AdminCP and server info / script up to date with security releases
If you are running phpfox on Windows server, I don't include windows server stuff here but you can google or ask your server support techs about folder permissions on windows servers.
You loaded or installed a pirated module
You need to ensure that you purchase or download a module/template/whatever directly from the www.phpfox.com site or directly from the 3rd party developer's site that created the product, even if it's a free add on. Do not ever download a “nulled, pirated, hacked, try before you buy” sort of add on that you find on a site that pirates/hacks/nulls scripts. These add ons from pirate sites can contain back doors, malware, trojans or any number of bad things in them. Also, the process of nulling the scripts can also cause them to be unstable and totally mess up your site.
Also, what you have done here is made your site insecure. When you load something with a “back door”, you just gave a hacker the key to your site and a way in. Because you invited this hacker into your site, the script has no way of knowing it is unsafe since you allowed it to be there and by installing the back door module have said it's ok.
You did not keep your script up to date with security releases
If phpFox finds an issue with the script that is of a security nature, they immediately release a patch. This has not happened very often but when it does, they also release a blog about it. This blog shows in your AdminCP in the updates from phpFox. If you do not implement this patch, you leave your site open to whatever vulnerability was fixed.
You modified source files
Here's one that people don't suspect of causing issues other than upgrade issues but it can. What you are doing is hacking into a secure script, and making changes, and possibly making security holes in the process. This is one reason we recommend to never edit source files and instead to use plugins for whatever changes you need made.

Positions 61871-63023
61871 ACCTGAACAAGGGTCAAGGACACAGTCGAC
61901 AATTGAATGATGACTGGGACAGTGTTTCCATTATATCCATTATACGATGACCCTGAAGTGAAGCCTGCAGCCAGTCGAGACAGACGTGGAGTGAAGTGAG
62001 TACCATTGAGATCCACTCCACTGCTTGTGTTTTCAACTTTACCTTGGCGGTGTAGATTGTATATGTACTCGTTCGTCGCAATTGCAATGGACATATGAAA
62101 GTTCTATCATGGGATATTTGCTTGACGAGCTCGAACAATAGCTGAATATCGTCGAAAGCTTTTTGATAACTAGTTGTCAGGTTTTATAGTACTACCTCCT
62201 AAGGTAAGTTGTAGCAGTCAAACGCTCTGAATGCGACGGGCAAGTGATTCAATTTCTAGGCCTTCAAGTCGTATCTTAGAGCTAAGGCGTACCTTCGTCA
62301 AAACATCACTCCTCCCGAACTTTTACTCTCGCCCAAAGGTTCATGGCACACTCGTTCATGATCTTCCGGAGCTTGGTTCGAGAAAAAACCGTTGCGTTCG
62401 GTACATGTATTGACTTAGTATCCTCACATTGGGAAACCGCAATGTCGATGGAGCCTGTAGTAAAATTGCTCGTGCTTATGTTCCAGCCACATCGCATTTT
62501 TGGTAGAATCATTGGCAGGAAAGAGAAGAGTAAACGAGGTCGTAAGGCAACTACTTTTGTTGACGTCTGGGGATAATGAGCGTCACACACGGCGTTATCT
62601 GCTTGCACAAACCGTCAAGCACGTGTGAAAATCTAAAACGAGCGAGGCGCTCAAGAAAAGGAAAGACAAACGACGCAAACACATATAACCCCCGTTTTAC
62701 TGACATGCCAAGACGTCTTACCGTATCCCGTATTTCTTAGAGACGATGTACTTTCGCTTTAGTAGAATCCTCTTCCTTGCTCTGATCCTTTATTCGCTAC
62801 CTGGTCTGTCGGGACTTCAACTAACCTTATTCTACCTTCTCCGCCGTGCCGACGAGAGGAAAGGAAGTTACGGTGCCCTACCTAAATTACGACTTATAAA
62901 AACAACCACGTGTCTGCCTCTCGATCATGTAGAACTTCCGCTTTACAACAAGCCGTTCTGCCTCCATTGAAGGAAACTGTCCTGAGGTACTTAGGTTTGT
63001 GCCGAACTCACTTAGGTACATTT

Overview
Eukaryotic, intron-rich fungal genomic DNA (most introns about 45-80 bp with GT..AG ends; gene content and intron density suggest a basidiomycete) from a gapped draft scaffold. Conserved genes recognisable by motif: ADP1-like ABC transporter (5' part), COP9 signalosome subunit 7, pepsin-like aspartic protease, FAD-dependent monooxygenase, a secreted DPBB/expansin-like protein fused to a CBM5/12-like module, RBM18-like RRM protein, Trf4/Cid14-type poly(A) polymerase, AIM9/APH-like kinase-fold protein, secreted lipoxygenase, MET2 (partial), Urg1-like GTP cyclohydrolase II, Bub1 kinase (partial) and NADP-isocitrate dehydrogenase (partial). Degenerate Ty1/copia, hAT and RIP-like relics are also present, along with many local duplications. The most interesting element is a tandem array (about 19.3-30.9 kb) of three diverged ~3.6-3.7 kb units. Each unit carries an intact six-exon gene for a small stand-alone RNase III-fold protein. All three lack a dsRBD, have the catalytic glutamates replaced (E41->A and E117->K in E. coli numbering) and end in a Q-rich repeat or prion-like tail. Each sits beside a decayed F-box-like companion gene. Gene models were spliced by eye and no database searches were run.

You gave out your AdminCP and server info
It is safe to give this info to phpFox technicians through the support channels. It is also ok to give ftp and Admincp info to developers that are installing modules/templates that you have purchased. I recommend having an Admin account set up for developers that you can change to registered user group when that developer is done. Also set up an ftp account just for developers or technicians to use. You can then change the password after the developer or tech is done.
Giving out this information to just any stranger that asks, such as on the phpfox.com forum if a member asks for the information and they are not phpFox staff, you really should not give out this info. This access info if in the wrong hands, can allow someone access to your member info and site files. Be very careful when anyone asks you for log in credentials if they are not staff of phpFox or a developer that you are having do work for you. Also, make sure the developer is reputable and has a good standing within the phpFox community. If they are new to the community, you might want to get recommendations from other customers before giving out the info or make sure you monitor what is being done to your site and change passwords after.
May be you can more guide here:
Requirements for the product have become more flexible when dealing with PHP related requirements such as safe_mode or open_base_dir. Using those as an example the product can work with whatever those are set to allowing clients not to worry about if their server has a specific setting enabled or not. Our goal is to have a product that is as flexible as possible to make sure it works on all of the popular hosts today. There is one strict requirement and that in order to run the product you must have PHP5. Past requirements have been PHP 4.3.3, however since PHP5 introduced a wave of improvements when it comes down to OOP we decided it was time we move forward. As for MySQL the same 4.1 is required, although phpFox will support other database drivers and not just MySQL.
When reading this manual it is wise to read everything in order and not skip ahead as items that we cover later on will require knowledge of something you have learned earlier in the manual.
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